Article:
Ryan Isaac:
So let’s dissect this a little bit. So the first thing we’ve acknowledged is this is a very normal thing that people ask all the time. And why do they ask that, Matt? What’s the thought behind, “This market high, and if I wait”? What are they implying? What would be more ideal?

Matt Mulcock:
Well, I mean, I think the implication is that they’re putting money in there, there’s fear behind the question of like, “If I put this in, I don’t want to quote-unquote lose money,” right?

Ryan Isaac:
Yeah.

Matt Mulcock:
If they’re mentioning all-time highs, they’re imagining it immediately dropping from there, like, “This somehow means all of a sudden I’m going to put this money in-”

Ryan Isaac:
And it’s gone.

Matt Mulcock:
“… and I’m going to lose half of it.”

Ryan Isaac:
Yeah. And probably thinking, “Well, man, I mean, if I invested this during a market dip, my returns on this money would be better.”

Matt Mulcock:
Yeah.

Ryan Isaac:
And so let’s break this down. Here’s the first thing we want to talk about. Matt, what is your take when someone says “the market, The market,” capital T-H-E, like The Ohio State University.

Matt Mulcock:
I love that, The Ohio State.

Ryan Isaac:
Who else uses The? Does anyone else like The? It should basically [crosstalk 00:05:43]-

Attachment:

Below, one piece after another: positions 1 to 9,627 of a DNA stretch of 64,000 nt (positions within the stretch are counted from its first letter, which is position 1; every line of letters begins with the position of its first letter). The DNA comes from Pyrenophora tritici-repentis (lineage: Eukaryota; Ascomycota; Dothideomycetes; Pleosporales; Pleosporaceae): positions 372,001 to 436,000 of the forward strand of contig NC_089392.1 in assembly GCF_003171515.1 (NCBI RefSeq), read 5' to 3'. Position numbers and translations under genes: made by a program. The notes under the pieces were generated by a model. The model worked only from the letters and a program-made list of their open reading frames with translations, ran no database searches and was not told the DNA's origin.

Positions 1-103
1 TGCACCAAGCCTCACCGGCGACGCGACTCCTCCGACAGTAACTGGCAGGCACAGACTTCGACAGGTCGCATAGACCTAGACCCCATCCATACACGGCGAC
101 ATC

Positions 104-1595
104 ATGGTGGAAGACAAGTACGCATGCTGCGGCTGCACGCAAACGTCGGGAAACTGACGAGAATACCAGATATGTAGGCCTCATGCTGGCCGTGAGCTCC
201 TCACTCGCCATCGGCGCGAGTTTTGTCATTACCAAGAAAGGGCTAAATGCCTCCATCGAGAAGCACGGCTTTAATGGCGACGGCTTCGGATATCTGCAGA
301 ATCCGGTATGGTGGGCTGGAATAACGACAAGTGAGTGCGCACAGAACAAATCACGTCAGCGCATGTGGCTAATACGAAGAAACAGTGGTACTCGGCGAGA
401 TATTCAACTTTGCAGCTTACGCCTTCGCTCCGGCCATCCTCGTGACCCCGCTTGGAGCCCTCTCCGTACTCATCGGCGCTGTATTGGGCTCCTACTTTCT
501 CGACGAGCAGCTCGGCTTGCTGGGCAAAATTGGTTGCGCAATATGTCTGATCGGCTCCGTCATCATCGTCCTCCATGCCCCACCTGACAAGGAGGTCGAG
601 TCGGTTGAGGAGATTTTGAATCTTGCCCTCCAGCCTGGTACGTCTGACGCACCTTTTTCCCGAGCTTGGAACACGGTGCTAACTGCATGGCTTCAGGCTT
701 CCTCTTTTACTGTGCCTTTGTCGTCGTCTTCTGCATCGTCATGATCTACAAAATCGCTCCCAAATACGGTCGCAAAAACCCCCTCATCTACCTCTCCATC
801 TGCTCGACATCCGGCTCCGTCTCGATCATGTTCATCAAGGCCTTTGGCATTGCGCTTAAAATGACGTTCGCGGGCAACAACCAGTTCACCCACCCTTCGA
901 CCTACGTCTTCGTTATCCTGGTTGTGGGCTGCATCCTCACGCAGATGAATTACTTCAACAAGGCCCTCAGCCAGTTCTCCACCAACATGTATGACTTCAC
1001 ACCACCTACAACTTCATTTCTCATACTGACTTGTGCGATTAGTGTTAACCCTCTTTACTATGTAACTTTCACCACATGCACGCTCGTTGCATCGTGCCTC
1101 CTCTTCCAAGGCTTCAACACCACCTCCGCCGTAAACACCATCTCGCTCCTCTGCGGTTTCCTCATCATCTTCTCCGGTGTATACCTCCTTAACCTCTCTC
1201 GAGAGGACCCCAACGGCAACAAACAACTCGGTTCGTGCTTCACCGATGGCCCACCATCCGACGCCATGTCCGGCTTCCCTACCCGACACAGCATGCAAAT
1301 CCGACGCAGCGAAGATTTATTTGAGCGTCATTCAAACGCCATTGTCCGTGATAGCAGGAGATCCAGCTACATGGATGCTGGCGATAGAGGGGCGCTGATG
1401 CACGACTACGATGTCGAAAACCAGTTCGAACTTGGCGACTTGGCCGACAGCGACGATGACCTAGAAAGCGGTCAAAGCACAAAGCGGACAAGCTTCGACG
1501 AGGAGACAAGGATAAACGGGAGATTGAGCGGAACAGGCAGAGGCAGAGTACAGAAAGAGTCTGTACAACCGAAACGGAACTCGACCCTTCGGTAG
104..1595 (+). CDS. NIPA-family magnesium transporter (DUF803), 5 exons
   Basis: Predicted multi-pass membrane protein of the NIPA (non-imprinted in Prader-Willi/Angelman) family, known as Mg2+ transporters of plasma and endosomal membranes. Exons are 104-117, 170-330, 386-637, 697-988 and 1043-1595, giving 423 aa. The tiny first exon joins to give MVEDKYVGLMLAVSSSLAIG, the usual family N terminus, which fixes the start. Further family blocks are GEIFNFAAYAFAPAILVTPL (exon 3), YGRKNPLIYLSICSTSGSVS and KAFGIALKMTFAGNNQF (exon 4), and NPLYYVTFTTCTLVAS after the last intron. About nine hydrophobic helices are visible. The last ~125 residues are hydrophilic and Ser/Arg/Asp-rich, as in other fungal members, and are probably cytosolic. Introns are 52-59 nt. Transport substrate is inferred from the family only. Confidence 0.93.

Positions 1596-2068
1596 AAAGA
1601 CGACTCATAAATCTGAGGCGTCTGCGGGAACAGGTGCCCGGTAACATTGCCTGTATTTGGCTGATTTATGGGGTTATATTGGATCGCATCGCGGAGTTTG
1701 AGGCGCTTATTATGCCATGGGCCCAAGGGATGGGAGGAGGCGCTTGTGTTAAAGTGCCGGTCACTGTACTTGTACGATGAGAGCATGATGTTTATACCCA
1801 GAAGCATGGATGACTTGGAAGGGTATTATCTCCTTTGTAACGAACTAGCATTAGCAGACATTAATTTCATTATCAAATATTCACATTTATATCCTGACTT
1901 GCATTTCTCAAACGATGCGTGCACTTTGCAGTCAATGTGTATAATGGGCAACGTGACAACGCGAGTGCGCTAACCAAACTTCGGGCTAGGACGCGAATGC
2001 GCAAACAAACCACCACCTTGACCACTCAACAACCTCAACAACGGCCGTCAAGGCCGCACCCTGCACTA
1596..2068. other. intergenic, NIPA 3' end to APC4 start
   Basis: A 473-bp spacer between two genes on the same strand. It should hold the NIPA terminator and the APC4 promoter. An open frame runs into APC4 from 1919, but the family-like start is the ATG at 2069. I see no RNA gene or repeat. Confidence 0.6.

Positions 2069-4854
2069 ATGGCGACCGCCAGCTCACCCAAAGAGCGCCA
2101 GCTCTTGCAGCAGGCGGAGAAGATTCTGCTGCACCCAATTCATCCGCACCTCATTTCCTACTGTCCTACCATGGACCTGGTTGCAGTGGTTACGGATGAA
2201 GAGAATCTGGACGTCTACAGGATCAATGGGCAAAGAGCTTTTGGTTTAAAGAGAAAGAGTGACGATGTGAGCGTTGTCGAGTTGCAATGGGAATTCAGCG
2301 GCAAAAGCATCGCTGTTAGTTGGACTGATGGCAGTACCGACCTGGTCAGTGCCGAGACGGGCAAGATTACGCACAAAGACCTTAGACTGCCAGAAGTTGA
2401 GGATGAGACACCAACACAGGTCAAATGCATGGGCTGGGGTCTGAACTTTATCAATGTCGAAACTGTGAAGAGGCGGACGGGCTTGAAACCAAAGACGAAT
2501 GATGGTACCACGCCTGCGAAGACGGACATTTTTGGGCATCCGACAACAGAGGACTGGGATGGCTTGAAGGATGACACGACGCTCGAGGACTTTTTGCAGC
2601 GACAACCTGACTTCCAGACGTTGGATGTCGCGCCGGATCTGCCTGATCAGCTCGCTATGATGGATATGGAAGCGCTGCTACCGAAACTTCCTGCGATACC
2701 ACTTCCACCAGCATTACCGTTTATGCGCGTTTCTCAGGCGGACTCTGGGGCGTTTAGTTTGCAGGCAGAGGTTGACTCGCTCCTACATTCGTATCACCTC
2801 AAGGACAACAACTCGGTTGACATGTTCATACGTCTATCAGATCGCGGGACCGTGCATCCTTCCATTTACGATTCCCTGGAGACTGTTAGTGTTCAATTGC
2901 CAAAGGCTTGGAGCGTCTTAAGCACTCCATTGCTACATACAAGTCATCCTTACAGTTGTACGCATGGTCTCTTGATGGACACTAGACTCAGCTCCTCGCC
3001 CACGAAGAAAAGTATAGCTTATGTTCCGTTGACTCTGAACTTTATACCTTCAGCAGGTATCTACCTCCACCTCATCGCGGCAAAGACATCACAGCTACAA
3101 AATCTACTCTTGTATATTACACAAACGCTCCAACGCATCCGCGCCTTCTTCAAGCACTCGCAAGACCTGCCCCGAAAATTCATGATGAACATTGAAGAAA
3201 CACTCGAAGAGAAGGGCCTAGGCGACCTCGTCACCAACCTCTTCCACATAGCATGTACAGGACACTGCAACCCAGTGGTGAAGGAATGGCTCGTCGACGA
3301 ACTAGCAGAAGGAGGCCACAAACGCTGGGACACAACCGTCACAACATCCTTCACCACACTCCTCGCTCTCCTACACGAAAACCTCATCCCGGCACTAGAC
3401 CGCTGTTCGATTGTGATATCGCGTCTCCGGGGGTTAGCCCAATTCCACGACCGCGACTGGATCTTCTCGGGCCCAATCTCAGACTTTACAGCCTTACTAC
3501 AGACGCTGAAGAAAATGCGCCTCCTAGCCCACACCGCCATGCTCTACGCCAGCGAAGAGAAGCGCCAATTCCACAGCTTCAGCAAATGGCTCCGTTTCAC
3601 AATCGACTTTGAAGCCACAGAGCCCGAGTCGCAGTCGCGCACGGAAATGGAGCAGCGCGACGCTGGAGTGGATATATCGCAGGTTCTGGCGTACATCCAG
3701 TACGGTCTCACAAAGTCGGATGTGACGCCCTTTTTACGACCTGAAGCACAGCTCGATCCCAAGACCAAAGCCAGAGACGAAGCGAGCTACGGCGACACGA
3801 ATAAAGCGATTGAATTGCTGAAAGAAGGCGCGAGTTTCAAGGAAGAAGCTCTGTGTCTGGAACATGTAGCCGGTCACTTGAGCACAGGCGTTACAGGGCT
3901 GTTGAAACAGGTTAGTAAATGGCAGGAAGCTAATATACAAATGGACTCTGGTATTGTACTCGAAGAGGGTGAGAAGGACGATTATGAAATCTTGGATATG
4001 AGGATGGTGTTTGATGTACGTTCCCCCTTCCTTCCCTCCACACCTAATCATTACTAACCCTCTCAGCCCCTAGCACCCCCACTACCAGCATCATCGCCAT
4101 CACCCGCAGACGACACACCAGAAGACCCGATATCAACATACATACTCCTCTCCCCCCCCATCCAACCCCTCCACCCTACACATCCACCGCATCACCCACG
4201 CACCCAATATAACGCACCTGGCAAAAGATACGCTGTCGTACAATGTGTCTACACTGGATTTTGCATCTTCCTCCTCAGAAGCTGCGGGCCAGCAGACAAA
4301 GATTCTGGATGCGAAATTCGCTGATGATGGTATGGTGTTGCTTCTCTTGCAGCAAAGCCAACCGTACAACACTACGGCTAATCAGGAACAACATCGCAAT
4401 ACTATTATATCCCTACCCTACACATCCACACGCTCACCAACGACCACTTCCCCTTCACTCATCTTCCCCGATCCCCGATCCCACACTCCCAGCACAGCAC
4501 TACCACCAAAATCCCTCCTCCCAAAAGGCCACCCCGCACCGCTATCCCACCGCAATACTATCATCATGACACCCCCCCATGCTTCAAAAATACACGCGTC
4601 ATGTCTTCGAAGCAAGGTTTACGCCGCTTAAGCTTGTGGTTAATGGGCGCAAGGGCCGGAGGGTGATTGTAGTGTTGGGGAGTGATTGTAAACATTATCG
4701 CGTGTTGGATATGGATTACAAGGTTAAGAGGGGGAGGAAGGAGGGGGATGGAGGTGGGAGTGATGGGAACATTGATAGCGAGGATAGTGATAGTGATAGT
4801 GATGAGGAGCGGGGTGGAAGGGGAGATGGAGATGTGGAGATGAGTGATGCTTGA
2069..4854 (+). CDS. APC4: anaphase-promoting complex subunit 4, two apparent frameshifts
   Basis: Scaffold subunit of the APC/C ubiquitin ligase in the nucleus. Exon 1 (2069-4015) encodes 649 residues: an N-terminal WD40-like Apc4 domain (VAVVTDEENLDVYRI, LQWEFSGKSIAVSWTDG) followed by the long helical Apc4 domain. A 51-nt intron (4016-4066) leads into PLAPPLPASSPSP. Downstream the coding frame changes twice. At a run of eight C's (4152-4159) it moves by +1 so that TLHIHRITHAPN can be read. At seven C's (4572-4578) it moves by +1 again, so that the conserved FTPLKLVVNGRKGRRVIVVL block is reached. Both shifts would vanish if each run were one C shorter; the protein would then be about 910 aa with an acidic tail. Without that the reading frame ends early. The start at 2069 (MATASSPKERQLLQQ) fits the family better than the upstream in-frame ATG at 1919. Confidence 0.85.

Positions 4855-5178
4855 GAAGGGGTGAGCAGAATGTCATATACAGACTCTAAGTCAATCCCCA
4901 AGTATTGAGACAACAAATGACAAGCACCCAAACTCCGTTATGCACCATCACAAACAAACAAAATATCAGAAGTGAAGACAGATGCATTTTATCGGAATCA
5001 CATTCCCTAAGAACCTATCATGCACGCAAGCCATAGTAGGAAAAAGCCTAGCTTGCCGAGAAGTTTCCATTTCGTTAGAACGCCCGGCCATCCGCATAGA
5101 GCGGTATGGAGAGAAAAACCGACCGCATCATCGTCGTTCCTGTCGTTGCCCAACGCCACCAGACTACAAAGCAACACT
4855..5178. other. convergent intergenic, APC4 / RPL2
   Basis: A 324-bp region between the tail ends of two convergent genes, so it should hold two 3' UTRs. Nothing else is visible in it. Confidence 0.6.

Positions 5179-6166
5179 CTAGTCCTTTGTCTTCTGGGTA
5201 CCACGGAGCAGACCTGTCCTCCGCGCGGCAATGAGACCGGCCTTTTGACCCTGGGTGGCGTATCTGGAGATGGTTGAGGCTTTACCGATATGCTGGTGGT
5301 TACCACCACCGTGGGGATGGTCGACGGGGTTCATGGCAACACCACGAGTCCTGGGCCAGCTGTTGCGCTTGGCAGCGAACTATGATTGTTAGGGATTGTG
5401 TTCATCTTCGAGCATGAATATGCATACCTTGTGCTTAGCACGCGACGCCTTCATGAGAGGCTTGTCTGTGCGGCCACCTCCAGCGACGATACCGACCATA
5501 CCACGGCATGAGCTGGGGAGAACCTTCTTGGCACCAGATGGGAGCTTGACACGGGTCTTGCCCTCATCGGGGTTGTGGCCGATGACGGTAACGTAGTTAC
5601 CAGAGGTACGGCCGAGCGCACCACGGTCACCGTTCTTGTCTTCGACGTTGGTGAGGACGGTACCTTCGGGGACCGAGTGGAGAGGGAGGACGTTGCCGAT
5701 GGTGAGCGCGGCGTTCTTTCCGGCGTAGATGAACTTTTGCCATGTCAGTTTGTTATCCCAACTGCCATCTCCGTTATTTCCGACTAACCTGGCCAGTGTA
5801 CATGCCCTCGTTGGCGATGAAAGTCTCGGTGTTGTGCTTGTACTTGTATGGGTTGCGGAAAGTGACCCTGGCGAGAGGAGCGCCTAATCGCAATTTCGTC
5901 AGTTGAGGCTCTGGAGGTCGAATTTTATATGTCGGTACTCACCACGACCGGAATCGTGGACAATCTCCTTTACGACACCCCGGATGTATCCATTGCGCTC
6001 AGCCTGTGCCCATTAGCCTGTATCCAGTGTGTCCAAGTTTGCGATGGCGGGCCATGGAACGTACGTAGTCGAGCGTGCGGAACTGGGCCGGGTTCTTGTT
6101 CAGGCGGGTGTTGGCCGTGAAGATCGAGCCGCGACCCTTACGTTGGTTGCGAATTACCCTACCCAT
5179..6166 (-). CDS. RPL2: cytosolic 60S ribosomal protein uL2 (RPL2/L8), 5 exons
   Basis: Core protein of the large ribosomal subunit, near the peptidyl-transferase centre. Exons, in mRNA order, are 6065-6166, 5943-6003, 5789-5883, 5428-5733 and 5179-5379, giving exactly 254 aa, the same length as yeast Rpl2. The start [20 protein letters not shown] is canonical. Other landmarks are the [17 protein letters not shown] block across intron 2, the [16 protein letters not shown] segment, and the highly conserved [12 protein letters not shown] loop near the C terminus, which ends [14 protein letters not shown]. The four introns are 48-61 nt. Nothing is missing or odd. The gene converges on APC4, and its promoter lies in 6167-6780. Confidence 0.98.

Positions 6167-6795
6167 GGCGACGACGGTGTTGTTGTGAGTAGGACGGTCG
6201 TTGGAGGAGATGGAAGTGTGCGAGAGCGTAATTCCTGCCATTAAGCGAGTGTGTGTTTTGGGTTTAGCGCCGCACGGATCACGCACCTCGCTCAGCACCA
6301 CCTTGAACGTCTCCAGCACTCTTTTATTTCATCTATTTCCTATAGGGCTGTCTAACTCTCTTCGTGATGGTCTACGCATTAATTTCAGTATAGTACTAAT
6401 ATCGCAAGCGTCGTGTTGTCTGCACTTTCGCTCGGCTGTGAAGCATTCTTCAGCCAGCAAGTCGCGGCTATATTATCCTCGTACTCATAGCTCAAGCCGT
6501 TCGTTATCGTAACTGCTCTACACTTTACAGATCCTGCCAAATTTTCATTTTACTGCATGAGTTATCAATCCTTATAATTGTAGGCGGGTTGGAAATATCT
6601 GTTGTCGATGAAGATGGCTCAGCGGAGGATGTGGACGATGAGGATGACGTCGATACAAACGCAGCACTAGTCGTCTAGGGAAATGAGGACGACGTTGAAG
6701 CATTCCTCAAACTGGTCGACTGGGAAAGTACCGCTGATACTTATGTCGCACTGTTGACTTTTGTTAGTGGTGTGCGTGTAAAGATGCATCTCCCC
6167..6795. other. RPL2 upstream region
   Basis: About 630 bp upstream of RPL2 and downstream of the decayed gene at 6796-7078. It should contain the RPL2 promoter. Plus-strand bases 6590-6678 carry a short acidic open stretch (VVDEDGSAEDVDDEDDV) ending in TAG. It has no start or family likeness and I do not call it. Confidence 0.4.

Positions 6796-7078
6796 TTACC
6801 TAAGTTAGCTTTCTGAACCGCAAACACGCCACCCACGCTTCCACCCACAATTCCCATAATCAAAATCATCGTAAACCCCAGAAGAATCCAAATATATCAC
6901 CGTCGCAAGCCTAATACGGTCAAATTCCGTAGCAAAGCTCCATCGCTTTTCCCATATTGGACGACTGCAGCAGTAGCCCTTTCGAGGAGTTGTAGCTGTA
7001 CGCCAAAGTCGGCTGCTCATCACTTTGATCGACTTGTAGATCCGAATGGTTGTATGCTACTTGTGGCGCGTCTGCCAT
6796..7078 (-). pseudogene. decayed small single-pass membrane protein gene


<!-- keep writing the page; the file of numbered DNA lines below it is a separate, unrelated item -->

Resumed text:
Matt Mulcock:
I think it’s mainly Ohio State. This is why they’re very polarizing in the sports world with college football. People either love them or they hate them. A lot of people I know hate them because of that kind of, “We are The Ohio State.”

Ryan Isaac:
The, hey, they made the claim. So when someone says the market, The market, capital T-H-E, The market is at an all-time high. Let’s break that down a little bit. What’s your take on “The market,” that phrase right there?

Matt Mulcock:
Yeah. I mean, they’re referring to the US market, right. We’ve hit this quite a bit recently in Lives and on some recent past episodes. When they’re talking about The market, they are referring to, nine times out of 10… We’ll pull out a stat there. It means nothing.

Ryan Isaac:
Yeah, nine times out of 10, Matt made that up, but it’s probably accurate.

Matt Mulcock:
Nine times out of 10, I have no clue what I’m talking about. But they’re talking about-

Ryan Isaac:
What is it like 100% of the time or it’s 60% [crosstalk 00:06:32]?

Matt Mulcock:
It works 60% of the time every time. Yeah. Little Anchorman reference there. Again, natural, we live in the US, you’re going to be getting news about US markets. Generally, when they’re talking on MSNBC or CNBC or whatever money show you’re watching, their headlines are always going to be leading with, when they say… Again, and even the vernacular, even what they’re using, is they’re referring to the US market as the market, but that is not the market.

Ryan Isaac:
Yeah. Yeah.

Matt Mulcock:
It’s part of the market.

Ryan Isaac:
Yeah, so if you live here, I mean, S&P or the Dow is kind of a… It’s a fairish representation of the US market, but it’s not the whole even US market.

Matt Mulcock:
As I say, it’s not even the market in the US.

Ryan Isaac: